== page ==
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K-1 plus W2 for compensation for SEP IRA?

If 100% owner of an s-corp with $100k net income after expenses (including $50k salary to self), does that mean compensation is then $150k and that max SEP IRA contribution is 25% of that amount (so then $37,500)?

 

Thank you.

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1 Best answer

Accepted Solutions
dmertz
Level 15

K-1 plus W2 for compensation for SEP IRA?

That's bogus information from the institutions.  For the purpose of a retirement contribution the S corp owner is an employee of the S corp and is subject to the same contribution limit as any other employee of the S corp (if there were any) with that limit being 25% of W-2 wages only.  Income reported on Schedule K-1 (Form 1120S) is NOT compensation and is NOT to be included in the calculation of the SEP contribution.

 

See IRS Pub 560, page 5, where, with regard to compensation,  it explicitly states, "It doesn't include income passed through to shareholders of S corporations."

 

https://www.irs.gov/pub/irs-pdf/p560.pdf

 

(Perhaps the rep that gave you that bogus information misunderstood and thought that you Schedule K-1 reporting self-employment income from a partnership, not pass-through income from an S corp, or maybe the reps were just poorly trained.)

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7 Replies
dmertz
Level 15

K-1 plus W2 for compensation for SEP IRA?

No.  The $100k of income passed through on the Schedule K-1 (Form 1120S) is not compensation.  The contribution is based on the W-2-reported compensation.  With $50k of W-2 compensation and a SEP plan contribution rate of 25% (the maximum rate permissible), the S corp must contribute $12,500 to this individual's SEP-IRA.  The S corp takes the deduction for the $12,500 contribution on the S corp's tax return (Form 1120S).

K-1 plus W2 for compensation for SEP IRA?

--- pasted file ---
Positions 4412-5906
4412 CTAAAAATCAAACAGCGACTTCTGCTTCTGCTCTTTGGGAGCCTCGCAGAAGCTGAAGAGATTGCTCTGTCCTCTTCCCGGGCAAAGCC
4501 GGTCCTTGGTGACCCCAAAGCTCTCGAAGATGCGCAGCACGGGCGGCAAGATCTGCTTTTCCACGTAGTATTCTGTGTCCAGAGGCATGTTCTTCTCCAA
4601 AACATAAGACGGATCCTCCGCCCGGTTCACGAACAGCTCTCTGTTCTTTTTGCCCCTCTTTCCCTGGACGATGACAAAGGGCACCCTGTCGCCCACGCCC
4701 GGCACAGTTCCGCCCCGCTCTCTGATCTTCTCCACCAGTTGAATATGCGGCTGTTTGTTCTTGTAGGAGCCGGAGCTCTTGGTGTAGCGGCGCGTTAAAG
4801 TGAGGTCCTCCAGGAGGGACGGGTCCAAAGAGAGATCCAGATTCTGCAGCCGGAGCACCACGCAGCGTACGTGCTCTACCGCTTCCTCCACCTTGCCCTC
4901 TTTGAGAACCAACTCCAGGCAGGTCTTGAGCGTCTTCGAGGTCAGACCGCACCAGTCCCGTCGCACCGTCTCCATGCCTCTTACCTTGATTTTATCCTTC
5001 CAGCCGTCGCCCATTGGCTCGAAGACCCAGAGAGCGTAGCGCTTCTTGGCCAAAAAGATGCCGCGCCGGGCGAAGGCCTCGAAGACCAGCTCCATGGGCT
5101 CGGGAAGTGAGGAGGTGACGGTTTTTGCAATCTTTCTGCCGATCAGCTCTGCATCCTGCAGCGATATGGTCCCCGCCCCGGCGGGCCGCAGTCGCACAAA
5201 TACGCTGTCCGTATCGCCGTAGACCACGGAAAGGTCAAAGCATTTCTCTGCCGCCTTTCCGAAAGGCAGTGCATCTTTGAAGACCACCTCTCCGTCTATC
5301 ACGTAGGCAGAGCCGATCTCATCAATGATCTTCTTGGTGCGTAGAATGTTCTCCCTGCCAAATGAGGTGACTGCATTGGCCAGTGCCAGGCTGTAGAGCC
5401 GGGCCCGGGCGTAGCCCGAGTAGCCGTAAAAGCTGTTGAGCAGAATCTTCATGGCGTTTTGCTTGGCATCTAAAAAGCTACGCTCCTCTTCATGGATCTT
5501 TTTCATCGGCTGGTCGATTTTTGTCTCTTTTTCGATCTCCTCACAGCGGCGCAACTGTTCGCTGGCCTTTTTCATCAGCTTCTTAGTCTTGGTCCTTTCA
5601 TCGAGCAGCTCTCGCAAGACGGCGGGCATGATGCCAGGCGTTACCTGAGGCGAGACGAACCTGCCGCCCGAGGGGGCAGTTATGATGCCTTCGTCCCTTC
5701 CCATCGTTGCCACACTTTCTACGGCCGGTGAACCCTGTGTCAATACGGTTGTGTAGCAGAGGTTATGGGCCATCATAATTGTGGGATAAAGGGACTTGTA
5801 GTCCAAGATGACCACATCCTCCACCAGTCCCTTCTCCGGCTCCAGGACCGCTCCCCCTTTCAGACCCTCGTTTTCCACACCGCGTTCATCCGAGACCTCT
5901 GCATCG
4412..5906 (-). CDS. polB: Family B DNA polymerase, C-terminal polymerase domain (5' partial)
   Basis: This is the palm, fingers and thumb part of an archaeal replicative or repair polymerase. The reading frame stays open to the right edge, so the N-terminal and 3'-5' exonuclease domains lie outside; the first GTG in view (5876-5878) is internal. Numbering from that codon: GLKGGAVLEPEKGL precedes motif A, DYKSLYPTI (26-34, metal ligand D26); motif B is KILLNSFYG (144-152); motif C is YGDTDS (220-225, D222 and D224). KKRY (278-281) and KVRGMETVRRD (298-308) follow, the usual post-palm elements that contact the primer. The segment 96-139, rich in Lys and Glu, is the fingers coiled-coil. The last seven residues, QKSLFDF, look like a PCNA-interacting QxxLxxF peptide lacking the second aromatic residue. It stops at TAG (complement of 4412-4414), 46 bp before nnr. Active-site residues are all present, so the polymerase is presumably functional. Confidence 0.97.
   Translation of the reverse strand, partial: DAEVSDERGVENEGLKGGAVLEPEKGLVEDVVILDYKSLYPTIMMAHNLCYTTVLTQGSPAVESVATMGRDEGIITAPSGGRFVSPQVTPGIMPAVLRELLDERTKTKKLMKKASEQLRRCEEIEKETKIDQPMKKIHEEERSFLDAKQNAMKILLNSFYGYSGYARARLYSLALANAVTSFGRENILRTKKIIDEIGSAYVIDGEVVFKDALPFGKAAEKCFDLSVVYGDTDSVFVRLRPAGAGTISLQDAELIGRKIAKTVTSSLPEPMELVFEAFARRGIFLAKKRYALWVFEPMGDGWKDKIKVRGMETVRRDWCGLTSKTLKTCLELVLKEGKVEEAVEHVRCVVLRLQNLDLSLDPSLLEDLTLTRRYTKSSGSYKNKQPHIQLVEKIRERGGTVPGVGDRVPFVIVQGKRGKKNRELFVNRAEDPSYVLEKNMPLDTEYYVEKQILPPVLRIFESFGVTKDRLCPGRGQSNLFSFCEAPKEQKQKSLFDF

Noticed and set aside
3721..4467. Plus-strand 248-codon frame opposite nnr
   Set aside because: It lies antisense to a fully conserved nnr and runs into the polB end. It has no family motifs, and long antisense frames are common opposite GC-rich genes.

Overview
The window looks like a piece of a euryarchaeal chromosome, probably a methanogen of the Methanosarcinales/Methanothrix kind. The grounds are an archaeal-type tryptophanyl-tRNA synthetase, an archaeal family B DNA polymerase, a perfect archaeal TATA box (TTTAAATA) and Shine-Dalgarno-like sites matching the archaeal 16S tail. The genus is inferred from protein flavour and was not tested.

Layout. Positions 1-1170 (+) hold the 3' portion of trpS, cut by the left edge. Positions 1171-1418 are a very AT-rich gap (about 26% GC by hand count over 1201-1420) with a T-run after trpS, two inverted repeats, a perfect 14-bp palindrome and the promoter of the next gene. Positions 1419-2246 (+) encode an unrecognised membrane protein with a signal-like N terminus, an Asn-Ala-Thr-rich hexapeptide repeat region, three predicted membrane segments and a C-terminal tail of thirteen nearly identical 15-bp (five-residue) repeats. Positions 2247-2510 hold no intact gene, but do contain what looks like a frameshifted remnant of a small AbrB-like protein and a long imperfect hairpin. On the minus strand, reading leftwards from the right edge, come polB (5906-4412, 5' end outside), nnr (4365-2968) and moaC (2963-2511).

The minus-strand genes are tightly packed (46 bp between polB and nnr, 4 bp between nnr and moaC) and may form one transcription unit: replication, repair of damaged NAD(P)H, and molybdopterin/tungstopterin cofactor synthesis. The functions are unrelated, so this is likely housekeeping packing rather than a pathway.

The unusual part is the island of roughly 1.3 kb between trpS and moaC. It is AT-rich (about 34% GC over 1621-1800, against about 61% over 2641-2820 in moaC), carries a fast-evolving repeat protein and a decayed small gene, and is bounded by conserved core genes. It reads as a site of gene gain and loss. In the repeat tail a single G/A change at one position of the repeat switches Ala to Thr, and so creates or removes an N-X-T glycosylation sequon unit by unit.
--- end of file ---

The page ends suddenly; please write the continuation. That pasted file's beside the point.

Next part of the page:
Oh wow.. I was led to believe it was the combination.  Would I be allowed to create any other IRAs for myself (e.g. a Traditional IRA with money I contribute to personally)?  Thanks again.

dmertz
Level 15

K-1 plus W2 for compensation for SEP IRA?

For 2018, no, the deadline for a regular IRA contribution for 2018 has passed.  If you are asking about 2019, the W-2 income will support a regular personal IRA contribution.  With $50k in box 1 of the W-2, someone under age 70½ in 2019 can make a regular traditional IRA contribution, but with $150k of modified AGI it will not be deductible due to the individual being an active participant in a workplace retirement plan (the SEP plan); to avoid confusion, a regular traditional IRA contribution should be made to a different account than the SEP-IRA contribution.  $150k of modified AGI for the purpose of a Roth IRA contribution would prevent the individual from being eligible to contribute to a Roth IRA unless married filing jointly.

K-1 plus W2 for compensation for SEP IRA?

Speaking to institutions, I have learned that the SEP max of 25% is W2 but also net income/profit taken in K1.  I.e. it is not just the W2.

dmertz
Level 15

K-1 plus W2 for compensation for SEP IRA?

That's bogus information from the institutions.  For the purpose of a retirement contribution the S corp owner is an employee of the S corp and is subject to the same contribution limit as any other employee of the S corp (if there were any) with that limit being 25% of W-2 wages only.  Income reported on Schedule K-1 (Form 1120S) is NOT compensation and is NOT to be included in the calculation of the SEP contribution.

 

See IRS Pub 560, page 5, where, with regard to compensation,  it explicitly states, "It doesn't include income passed through to shareholders of S corporations."

 

https://www.irs.gov/pub/irs-pdf/p560.pdf

 

(Perhaps the rep that gave you that bogus information misunderstood and thought that you Schedule K-1 reporting self-employment income from a partnership, not pass-through income from an S corp, or maybe the reps were just poorly trained.)

K-1 plus W2 for compensation for SEP IRA?

Thank you for taking time for that reply.  Sounds like an Individual/Solo 401(k) is the better option for me then.  Any further comments welcome, of course.  I appreciate the advice.

dmertz
Level 15

K-1 plus W2 for compensation for SEP IRA?

You'll always be able to contribute more to an individual 401(k) than to a SEP-IRA because employee elective deferrals are permitted to the 401(k) in addition to employer contribution.  Unless the SEP plan as a SARSEP established before 1997, SEP plans permit only the employer contribution.  The trade-off is that the individual 401(k) takes a bit more work to establish and manage and must be established before the end of the year for which you will be making contributions.  On the other hand, a SEP plan can be established anytime up until the due date of the tax return for the year for which the contribution is being made.

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